Exactly a century ago, an American politician, whose career seemed to epitomize the old cliche about biting off more than you can chew, had his great moment. Nine months after the declaration of war on the Central Powers, America’s president, Thomas Woodrow Wilson addressed Congress, setting out his preferred formula for an honourable peace settlement for Europe and the wider world as soon as the fighting could stop. In his 8 January 1918 speech, Wilson compared and contrasted his ideals with the reality of the hard-nosed attitude of the German, Austrian and Turkish negotiators at Brest-Litovsk, who were about to deprive Russia of most of its coal and heavy industry as the price of peace. Wilson offered fourteen steps to a better world:
I. Open covenants of peace, openly arrived at, after which there shall be no private international understandings of any kind, but diplomacy shall proceed always frankly and in the public view.
II. Absolute freedom of navigation upon the seas, outside territorial waters, alike in peace and in war, except as the seas may be closed in whole or in part by international action for the enforcement of international covenants.
III. The removal, so far as possible, of all economic barriers and the establishment of an equality of trade conditions among all the nations consenting to the peace and associating themselves for its maintenance.
IV. Adequate guarantees given and taken that national armaments will be reduced to the lowest point consistent with domestic safety.
V. A free, open-minded, and absolutely impartial adjustment of all colonial claims, based upon a strict observance of the principle that in determining all such questions of sovereignty the interests of the populations concerned must have equal weight with the equitable claims of the Government whose title is to be determined.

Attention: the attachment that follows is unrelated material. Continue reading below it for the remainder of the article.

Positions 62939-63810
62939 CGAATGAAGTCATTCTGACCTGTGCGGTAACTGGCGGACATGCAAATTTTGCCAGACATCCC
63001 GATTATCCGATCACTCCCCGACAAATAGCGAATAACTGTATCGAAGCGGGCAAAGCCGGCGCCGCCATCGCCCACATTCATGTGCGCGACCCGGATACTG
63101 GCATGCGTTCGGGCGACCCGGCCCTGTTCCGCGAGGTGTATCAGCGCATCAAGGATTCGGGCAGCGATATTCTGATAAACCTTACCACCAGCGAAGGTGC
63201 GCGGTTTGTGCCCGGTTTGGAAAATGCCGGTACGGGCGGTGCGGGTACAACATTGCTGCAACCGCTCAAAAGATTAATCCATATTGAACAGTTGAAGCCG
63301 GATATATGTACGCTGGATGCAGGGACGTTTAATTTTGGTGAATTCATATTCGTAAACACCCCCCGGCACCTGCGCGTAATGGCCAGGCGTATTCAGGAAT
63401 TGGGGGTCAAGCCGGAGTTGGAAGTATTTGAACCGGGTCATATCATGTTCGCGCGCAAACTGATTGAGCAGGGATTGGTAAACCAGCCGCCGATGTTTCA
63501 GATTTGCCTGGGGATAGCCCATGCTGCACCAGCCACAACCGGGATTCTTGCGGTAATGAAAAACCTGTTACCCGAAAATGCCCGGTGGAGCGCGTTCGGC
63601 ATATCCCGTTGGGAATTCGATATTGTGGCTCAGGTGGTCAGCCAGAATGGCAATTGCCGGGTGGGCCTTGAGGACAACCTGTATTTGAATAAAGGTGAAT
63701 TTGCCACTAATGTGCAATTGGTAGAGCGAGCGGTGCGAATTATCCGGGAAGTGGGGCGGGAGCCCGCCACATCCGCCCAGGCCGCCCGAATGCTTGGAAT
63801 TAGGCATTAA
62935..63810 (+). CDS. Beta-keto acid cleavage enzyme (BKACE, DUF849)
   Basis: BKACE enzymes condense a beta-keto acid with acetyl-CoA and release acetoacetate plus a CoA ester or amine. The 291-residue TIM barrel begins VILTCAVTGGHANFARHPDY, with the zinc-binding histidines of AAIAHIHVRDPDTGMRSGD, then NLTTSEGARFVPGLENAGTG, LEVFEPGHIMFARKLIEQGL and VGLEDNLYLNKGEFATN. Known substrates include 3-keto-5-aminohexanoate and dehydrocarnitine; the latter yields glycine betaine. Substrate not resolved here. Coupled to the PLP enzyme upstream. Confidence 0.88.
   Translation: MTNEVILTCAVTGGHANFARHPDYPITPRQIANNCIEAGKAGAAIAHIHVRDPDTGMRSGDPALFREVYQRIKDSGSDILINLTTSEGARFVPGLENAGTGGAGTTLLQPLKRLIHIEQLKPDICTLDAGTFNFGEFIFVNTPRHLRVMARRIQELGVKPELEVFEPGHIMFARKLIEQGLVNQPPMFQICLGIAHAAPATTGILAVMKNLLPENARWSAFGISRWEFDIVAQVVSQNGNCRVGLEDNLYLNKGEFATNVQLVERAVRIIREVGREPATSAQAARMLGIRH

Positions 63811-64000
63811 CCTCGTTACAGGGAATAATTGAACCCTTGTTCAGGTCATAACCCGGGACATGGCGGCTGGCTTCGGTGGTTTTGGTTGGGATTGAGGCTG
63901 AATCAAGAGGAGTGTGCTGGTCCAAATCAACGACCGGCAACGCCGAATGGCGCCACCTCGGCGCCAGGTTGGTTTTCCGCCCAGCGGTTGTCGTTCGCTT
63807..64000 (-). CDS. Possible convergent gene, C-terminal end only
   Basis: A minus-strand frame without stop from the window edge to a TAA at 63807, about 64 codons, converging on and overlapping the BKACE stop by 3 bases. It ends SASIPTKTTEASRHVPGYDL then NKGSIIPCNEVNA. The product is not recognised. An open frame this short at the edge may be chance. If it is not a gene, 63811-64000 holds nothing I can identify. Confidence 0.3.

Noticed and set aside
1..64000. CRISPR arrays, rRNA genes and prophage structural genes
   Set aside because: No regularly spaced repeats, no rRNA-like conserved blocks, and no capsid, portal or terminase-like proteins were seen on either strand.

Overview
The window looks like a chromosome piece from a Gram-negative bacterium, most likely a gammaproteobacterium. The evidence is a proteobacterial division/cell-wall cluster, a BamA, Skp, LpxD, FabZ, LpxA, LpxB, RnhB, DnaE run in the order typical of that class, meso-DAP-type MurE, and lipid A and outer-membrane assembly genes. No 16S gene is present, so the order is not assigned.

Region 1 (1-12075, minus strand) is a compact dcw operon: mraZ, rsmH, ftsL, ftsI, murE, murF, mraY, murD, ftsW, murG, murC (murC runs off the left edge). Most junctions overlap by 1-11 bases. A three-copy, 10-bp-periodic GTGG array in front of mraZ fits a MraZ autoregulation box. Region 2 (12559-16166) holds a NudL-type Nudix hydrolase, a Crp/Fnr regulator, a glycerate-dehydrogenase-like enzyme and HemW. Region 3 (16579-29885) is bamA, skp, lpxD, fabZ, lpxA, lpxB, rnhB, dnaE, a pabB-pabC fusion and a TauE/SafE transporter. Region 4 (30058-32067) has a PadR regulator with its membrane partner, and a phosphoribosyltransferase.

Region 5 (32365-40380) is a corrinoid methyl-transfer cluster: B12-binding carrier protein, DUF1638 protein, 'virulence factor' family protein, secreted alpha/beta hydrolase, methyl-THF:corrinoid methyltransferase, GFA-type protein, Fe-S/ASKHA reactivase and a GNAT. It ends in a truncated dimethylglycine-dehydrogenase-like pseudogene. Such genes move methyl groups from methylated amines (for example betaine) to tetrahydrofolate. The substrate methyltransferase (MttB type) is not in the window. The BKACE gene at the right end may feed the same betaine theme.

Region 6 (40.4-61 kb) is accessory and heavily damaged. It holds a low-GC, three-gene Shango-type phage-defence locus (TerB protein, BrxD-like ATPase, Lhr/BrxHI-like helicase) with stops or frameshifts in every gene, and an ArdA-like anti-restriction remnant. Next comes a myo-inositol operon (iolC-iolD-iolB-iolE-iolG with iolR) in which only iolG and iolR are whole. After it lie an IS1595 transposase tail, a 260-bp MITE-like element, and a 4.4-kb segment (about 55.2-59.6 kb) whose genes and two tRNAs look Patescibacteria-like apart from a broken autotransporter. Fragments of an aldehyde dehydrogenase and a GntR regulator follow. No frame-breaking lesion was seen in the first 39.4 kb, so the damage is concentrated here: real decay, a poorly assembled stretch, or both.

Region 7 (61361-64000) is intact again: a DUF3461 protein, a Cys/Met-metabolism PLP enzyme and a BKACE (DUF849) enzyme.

VI. The evacuation of all Russian territory and such a settlement of all questions affecting Russia as will secure the best and freest co-operation of the other nations of the world in obtaining for her an unhampered and unembarrassed opportunity for the independent determination of her own political development and national policy, and assure her of a sincere welcome into the society of free nations under institutions of her own choosing; and, more than a welcome, assistance also of every kind that she may need and may herself desire.
VII. Belgium, the whole world will agree, must be evacuated and restored, without any attempt to limit the sovereignty which she enjoys in common with all other free nations.
VIII. All French territory should be freed and the invaded portions restored, and the wrong done to France by Prussia in 1871 in the matter of Alsace-Lorraine, which has unsettled the peace of the world for nearly fifty years, should be righted, in order that peace may once more be made secure in the interest of all.
IX. A readjustment of the frontiers of Italy should be effected along clearly recognizable lines of nationality.
X. The peoples of Austria-Hungary, whose place among the nations we wish to see safeguarded and assured, should be accorded the freest opportunity of autonomous development.
XI. Rumania, Serbia, and Montenegro should be evacuated; occupied territories restored; Serbia accorded free and secure access to the sea; and the relations of the several Balkan States to one another determined by friendly counsel along historically established lines of allegiance and nationality; and international guarantees of the political and economic independence and territorial integrity of the several Balkan States should be entered into.
XII. The Turkish portions of the present Ottoman Empire should be assured a secure sovereignty, but the other nationalities which are now under Turkish rule should be assured an undoubted security of life and an absolutely unmolested opportunity of autonomous development, and the Dardanelles should be permanently opened as a free passage to the ships and commerce of all nations under international guarantees.